The photograph shows the interior of the Stone Cutting & Dressing Building at Seneca Quarry. (The exterior of this same structure). While the quarry was active from the late eighteenth century to its closure in 1901, the cutting building was constructed in circa 1837. The walls of the building, made of Seneca red sandstone, have survived; however no trace remains of the original timber roof.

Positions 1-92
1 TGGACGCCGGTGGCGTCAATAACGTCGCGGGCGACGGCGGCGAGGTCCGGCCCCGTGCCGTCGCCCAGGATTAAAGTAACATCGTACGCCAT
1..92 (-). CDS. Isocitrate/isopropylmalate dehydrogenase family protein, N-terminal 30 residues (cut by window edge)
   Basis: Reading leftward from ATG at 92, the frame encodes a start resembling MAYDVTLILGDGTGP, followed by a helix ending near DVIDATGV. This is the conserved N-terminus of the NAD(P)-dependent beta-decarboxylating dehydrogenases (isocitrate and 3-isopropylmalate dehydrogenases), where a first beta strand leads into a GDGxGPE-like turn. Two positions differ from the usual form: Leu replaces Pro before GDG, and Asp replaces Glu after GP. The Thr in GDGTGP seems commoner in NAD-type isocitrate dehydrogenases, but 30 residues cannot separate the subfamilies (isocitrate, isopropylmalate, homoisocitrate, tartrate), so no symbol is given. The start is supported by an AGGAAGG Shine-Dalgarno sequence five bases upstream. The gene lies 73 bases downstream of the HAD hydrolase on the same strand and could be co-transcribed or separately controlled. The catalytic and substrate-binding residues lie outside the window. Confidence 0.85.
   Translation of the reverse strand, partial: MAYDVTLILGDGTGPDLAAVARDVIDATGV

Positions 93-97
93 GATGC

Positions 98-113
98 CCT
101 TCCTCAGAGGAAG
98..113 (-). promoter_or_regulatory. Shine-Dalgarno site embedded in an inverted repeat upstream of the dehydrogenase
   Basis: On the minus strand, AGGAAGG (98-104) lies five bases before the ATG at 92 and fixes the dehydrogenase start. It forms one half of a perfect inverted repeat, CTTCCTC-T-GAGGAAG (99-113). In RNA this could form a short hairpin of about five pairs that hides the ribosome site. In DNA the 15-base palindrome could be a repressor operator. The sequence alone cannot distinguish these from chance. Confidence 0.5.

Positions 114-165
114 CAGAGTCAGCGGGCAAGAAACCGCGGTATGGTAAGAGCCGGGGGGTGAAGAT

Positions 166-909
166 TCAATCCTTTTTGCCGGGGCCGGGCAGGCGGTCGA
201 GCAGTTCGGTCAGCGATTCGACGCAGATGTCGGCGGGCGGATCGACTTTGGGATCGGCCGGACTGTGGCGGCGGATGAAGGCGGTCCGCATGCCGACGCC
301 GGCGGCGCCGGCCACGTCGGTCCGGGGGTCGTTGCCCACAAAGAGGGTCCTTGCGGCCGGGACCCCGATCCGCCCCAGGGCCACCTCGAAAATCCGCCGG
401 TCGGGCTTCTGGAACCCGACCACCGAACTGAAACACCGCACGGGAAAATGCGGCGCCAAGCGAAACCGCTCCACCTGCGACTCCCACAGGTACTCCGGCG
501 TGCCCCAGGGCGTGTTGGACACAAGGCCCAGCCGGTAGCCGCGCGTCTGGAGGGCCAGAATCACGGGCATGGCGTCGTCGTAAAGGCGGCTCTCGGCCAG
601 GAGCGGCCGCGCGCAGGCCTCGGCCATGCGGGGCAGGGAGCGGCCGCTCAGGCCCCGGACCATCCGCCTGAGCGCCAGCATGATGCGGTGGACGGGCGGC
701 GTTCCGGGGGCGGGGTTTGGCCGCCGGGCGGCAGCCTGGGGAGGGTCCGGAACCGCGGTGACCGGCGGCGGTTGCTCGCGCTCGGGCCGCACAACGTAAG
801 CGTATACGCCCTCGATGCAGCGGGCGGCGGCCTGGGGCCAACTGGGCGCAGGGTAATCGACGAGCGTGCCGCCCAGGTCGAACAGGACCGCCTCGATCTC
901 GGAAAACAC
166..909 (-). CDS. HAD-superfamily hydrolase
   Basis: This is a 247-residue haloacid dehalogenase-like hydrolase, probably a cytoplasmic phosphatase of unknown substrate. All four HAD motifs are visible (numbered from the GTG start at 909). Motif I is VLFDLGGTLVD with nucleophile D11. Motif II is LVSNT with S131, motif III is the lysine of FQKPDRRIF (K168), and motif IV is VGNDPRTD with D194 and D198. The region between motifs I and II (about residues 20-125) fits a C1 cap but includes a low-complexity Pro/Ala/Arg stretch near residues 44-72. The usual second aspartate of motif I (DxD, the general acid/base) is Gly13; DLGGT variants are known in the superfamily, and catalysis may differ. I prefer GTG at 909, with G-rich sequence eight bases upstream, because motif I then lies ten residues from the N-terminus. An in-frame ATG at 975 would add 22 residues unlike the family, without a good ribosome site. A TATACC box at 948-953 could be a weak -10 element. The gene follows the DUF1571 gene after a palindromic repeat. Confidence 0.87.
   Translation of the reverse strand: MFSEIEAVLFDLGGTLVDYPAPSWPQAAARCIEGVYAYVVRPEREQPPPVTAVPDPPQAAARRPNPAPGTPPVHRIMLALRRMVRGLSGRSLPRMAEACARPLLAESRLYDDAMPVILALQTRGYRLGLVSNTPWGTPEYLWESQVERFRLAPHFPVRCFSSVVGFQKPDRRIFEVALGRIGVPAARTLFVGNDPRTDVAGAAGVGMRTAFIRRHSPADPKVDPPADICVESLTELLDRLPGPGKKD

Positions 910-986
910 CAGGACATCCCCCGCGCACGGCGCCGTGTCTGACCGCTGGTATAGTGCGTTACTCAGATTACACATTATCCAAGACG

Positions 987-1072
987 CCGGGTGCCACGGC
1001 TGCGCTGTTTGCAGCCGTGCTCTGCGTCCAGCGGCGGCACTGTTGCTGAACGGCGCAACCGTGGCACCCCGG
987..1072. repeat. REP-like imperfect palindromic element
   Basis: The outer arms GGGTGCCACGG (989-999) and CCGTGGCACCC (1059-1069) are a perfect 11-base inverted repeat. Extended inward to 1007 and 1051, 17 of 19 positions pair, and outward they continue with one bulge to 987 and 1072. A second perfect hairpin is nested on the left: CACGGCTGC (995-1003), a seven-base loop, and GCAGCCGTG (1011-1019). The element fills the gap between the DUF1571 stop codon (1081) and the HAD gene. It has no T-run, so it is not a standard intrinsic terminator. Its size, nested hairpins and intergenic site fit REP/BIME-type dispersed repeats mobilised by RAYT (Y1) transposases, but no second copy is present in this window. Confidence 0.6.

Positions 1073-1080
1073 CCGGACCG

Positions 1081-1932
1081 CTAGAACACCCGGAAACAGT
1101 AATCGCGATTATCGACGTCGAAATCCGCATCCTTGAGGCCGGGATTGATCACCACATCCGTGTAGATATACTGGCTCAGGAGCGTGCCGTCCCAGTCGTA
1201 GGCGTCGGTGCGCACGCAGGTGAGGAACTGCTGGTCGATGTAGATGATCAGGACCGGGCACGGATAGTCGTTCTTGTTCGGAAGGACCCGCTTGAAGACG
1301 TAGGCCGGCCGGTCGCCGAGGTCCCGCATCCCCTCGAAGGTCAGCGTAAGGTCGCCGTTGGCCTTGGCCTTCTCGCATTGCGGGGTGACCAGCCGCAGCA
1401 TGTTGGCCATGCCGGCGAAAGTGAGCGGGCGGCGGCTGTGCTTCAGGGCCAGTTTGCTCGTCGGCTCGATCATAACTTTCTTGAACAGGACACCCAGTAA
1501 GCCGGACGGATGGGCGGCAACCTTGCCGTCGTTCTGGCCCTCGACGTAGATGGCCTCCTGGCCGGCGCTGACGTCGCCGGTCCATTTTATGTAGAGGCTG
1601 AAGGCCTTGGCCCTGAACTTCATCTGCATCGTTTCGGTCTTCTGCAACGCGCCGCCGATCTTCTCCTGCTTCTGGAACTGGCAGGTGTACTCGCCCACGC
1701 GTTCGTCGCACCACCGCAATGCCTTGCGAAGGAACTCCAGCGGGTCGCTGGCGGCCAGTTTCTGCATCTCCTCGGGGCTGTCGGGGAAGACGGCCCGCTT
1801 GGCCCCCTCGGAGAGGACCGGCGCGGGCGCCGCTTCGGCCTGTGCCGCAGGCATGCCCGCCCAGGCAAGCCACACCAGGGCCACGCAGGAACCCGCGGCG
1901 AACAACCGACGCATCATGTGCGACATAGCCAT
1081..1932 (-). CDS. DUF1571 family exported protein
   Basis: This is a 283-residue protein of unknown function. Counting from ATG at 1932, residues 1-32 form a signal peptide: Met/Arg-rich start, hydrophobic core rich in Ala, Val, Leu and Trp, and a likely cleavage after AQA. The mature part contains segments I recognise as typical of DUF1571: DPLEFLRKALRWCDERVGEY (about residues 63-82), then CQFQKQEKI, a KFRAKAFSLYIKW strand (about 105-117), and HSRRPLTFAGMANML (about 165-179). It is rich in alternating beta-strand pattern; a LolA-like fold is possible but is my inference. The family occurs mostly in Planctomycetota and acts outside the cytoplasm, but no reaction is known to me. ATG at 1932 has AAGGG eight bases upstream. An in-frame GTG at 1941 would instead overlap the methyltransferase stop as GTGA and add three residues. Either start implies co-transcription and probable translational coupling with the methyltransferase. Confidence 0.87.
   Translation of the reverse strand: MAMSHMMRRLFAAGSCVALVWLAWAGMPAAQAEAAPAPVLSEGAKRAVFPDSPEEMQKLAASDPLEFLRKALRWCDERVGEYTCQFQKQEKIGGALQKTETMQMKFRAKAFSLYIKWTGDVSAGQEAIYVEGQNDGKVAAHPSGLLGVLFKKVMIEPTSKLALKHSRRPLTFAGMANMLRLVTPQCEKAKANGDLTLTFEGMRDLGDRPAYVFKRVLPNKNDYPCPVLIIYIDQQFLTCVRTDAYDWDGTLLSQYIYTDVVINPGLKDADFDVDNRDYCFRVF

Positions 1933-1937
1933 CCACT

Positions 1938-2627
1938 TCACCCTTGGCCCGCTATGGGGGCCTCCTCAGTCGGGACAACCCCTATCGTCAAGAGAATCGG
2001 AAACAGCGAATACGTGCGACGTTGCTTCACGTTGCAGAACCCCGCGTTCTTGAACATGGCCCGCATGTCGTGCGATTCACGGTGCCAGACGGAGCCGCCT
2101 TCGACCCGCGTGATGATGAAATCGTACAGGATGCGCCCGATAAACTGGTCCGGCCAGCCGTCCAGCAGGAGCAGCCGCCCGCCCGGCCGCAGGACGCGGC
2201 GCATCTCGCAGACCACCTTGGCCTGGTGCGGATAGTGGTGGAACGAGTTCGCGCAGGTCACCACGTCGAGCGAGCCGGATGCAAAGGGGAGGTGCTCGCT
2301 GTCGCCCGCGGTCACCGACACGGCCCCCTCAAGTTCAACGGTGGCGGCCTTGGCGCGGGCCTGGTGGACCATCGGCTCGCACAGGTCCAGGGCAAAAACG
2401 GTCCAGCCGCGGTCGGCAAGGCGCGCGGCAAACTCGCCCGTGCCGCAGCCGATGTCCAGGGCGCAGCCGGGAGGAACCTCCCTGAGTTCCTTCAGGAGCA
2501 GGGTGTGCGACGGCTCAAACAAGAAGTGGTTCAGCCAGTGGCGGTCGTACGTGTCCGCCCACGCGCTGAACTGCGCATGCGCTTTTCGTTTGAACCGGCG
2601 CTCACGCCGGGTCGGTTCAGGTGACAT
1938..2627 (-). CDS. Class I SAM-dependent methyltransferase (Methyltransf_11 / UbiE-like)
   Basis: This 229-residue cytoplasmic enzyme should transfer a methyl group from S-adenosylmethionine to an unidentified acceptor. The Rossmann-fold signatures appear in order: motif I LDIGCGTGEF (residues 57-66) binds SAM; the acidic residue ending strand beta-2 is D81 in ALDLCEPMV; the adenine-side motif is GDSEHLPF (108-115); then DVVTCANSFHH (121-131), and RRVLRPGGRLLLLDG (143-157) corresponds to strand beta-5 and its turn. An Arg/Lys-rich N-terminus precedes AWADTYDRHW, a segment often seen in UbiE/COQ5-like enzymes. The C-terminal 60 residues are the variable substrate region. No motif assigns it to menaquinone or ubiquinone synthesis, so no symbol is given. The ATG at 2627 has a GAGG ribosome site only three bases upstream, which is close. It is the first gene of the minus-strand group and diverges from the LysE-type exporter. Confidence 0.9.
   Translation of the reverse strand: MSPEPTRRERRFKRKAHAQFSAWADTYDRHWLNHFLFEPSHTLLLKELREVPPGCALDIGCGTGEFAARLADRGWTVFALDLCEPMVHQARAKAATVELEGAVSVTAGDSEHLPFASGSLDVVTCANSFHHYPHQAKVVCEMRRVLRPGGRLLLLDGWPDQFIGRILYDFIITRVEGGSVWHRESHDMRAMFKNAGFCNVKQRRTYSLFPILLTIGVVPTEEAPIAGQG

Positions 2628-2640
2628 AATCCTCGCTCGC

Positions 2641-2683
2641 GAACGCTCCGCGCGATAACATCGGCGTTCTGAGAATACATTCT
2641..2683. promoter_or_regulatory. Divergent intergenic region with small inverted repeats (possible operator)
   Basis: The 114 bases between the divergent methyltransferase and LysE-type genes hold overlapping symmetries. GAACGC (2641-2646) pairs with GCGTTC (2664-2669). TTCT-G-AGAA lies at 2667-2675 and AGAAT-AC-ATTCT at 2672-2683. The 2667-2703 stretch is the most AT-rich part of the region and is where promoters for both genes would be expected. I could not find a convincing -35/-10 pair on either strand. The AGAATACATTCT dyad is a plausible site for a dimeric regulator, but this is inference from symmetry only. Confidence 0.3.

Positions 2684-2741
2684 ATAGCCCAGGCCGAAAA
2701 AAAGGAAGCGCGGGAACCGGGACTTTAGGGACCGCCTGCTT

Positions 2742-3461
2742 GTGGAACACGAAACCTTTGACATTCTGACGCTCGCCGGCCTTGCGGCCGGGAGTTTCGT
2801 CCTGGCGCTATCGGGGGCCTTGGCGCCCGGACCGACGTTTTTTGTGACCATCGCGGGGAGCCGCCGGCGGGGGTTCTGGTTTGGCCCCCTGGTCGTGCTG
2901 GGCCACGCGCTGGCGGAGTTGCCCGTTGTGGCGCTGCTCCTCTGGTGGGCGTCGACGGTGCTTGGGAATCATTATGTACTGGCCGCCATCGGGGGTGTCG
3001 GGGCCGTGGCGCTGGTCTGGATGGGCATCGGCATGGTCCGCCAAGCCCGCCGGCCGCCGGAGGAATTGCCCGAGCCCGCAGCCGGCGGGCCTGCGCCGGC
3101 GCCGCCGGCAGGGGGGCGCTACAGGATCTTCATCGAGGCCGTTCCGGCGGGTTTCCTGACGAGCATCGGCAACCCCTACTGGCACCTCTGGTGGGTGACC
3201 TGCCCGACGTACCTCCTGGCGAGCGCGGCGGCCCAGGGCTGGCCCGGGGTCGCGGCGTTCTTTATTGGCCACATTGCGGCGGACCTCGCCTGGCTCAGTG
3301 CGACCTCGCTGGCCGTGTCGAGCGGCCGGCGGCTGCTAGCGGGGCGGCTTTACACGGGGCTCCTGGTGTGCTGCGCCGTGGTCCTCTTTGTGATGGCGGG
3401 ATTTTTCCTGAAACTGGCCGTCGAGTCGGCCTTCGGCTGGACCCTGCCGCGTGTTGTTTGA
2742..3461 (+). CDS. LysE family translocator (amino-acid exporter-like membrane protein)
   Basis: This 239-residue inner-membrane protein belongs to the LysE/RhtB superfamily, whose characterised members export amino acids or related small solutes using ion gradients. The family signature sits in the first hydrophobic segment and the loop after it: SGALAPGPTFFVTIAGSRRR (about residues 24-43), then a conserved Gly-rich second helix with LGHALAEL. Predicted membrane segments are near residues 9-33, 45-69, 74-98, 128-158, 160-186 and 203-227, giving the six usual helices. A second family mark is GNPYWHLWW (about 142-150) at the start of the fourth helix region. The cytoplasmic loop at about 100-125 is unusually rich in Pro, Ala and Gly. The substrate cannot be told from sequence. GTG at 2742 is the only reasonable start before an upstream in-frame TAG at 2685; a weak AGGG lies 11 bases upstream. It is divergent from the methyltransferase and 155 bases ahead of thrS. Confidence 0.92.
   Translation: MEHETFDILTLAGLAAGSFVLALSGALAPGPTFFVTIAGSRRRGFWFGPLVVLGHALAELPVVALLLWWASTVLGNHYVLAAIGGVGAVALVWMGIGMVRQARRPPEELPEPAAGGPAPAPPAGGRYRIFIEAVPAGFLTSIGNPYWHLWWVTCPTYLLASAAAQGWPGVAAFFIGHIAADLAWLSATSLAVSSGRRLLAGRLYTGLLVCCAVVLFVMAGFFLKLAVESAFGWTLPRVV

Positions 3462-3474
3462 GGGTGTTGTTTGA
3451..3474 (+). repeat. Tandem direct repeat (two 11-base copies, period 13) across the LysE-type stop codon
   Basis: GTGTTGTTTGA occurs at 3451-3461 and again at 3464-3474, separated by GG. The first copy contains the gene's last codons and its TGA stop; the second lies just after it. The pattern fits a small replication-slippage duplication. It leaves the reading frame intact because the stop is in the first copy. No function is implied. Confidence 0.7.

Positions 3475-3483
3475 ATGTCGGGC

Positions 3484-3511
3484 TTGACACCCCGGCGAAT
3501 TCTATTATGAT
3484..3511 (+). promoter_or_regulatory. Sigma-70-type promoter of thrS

Water purchased from the adjacent Chesapeake & Ohio Canal ran through an external water wheel (replaced later with a more efficient turbine) and rotated a large drive shaft running through the center of the building within a stone-lined 5 by 6 foot machinery trough, indicated in the blueprint below. Power generated by the shaft was transferred to the cutting and polishing machines via a system of belts connected to pulleys overhead. The cutting and polishing machines took one hour to make a cut one inch deep in a block of red sandstone one foot thick. The photograph was taken from within the trough, looking towards the southeast interior wall of the Stone Cutting & Dressing Building.